- Request A Quote
The existence of Bitcoin helped to grow the prorogation of ransomware by providing a veil of anonymity to malicious actors seeking unethical avenues for a get rich quick scheme. The cryptocurrency sector collectively mushroomed at a capitalized value of over $500 billion by the end of 2017. Even with the recent market correction, ironically tied directly to the CME listing and subsequent short-selling of futures contracts, the promise of an easy buck still remains active with cryptocurrencies.
Although the concept of ransomware can be traced back nearly a decade, evolution continues. Starting around 2016 malicious attackers took to the franchising model with a page from the software-as-a-service playbook and invented the ransomware-as-a-service (RaaS), model. This actually helps to onboard novice cyber-criminals in offering the ability to launch sophisticated — and profitable — attacks, while providing an additional revenue stream to malware developers.
Thanks again to the skyrocketing value of Bitcoin and “industry” innovations, barriers to entry have lowered again with the rise of “greyware” cryptominer tools. These tools are gaining traction, require less effort, and could turn out to be even more profitable and anonymous than ransomware, while quickly turning into a nefarious subset of malware known as cryptojacking.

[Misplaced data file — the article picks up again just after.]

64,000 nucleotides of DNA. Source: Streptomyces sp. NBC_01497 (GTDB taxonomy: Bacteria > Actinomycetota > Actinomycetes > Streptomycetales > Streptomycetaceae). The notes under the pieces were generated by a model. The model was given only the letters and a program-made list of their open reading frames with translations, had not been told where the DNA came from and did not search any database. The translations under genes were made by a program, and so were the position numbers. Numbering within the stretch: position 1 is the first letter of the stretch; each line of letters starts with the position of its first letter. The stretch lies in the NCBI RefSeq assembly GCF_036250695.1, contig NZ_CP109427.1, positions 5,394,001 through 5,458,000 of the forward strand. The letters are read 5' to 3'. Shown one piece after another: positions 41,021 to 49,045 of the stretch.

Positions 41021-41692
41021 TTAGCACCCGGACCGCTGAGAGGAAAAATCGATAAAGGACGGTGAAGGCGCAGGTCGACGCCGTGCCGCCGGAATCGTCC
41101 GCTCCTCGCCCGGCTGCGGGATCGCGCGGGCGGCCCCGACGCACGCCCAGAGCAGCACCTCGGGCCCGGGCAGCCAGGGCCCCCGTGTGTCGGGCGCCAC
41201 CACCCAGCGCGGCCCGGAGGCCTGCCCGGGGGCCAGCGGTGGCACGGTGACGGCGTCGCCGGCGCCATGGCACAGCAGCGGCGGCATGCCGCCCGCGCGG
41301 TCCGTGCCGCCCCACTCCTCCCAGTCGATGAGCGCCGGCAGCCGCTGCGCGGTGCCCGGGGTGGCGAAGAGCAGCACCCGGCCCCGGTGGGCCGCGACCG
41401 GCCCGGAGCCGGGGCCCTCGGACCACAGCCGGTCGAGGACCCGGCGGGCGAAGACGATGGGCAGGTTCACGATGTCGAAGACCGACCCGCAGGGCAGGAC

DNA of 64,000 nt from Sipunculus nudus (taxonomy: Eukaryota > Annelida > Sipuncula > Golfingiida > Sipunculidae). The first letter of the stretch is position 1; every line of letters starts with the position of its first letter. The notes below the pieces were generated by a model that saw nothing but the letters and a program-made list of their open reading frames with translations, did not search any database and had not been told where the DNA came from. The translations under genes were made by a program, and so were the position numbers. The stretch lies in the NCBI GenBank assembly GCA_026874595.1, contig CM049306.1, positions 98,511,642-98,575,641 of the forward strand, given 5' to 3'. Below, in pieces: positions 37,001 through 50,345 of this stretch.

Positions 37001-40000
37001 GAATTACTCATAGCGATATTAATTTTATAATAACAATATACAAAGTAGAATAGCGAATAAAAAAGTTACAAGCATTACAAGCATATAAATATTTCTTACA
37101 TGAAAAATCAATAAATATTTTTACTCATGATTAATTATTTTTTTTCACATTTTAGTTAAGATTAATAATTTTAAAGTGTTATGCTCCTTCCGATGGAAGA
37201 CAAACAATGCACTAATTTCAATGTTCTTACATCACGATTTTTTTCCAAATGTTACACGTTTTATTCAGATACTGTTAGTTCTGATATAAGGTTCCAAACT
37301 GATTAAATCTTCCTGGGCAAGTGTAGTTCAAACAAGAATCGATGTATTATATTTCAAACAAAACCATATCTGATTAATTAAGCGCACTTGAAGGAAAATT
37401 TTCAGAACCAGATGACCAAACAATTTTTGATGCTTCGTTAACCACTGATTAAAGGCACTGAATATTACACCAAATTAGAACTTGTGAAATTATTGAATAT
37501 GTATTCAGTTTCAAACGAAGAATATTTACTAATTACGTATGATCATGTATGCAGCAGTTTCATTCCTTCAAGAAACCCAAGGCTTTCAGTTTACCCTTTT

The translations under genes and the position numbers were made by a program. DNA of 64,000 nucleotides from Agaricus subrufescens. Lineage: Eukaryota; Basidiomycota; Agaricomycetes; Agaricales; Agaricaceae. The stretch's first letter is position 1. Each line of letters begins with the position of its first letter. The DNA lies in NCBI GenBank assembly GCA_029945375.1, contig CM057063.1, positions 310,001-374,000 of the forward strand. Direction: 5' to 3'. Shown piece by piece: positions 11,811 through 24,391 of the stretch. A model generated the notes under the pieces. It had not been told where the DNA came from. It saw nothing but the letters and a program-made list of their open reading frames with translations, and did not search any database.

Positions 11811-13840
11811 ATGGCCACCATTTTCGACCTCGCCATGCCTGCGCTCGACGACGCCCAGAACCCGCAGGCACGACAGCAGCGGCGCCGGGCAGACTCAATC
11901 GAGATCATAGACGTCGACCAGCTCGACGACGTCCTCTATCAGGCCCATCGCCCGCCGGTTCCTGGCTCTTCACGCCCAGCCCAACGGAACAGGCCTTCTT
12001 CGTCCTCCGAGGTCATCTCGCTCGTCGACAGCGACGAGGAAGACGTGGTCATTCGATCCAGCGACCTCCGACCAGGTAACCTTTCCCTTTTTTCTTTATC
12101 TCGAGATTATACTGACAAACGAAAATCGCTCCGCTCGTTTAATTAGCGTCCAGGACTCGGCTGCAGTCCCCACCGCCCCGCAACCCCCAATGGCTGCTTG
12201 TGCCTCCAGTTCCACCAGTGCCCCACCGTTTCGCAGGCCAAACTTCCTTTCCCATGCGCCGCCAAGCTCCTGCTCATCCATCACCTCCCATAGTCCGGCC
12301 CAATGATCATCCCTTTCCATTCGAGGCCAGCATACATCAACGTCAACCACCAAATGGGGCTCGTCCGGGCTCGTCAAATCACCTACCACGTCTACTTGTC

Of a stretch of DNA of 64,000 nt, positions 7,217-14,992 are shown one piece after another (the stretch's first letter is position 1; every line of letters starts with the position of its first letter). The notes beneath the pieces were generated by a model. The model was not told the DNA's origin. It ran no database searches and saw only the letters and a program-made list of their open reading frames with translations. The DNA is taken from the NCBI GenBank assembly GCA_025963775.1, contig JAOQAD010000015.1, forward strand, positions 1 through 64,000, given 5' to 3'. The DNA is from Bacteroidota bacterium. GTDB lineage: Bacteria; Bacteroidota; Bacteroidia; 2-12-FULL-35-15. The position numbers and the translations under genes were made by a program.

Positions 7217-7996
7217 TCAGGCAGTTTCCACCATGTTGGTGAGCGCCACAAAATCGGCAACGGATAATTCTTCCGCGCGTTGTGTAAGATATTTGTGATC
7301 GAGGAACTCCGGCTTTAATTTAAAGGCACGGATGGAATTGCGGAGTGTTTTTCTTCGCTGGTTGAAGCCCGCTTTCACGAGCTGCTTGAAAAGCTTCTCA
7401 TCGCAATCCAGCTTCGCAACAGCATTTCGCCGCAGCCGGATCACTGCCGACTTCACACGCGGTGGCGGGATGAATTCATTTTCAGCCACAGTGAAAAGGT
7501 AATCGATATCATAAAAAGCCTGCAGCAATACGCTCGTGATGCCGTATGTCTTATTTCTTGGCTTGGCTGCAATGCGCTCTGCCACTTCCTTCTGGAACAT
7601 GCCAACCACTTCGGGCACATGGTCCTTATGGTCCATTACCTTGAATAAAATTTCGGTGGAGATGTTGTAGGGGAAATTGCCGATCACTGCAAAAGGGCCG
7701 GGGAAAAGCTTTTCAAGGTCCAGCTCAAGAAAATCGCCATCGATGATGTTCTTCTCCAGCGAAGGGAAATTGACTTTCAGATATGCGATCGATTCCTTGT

"Cryptojacking on endpoint computers increased by a whopping 8,500% in 2017."
- Symantec Internet Security Threat Report
- 2018 Webroot Threat Report
Since cryptominer tools like CoinHive don’t harm files or the computer nor store anything on the hard drive, they are not “technically” in the malware category – more or less they’re referred to as “Greyware.” CoinHive was conceived as an ad-free alternative for website owners to generate income. Of course, cybercriminals began to hijack vulnerable websites to host scripts that would mine for Monero, which has offers increased mining performance and a private blockchain ledger that prevents tracking of transactions.
The low barrier of entry – only requiring a couple lines of code to operate – exacerbates the exponential growth of cryptojacking. Malicious coinminers are aggressively targeting users, web servers, and even entire networks in attempts to mine for cryptocurrency. If they manage to cryptojack your device, the code will immediately set your device working as a part of their malicious mining pool. These infections slow devices, overheat batteries, and in some cases, brick your device. For enterprises, coinminers can put corporate networks at risk of shutdown with inflated cloud CPU usage, added cost, increased security concerns and loss of reputation.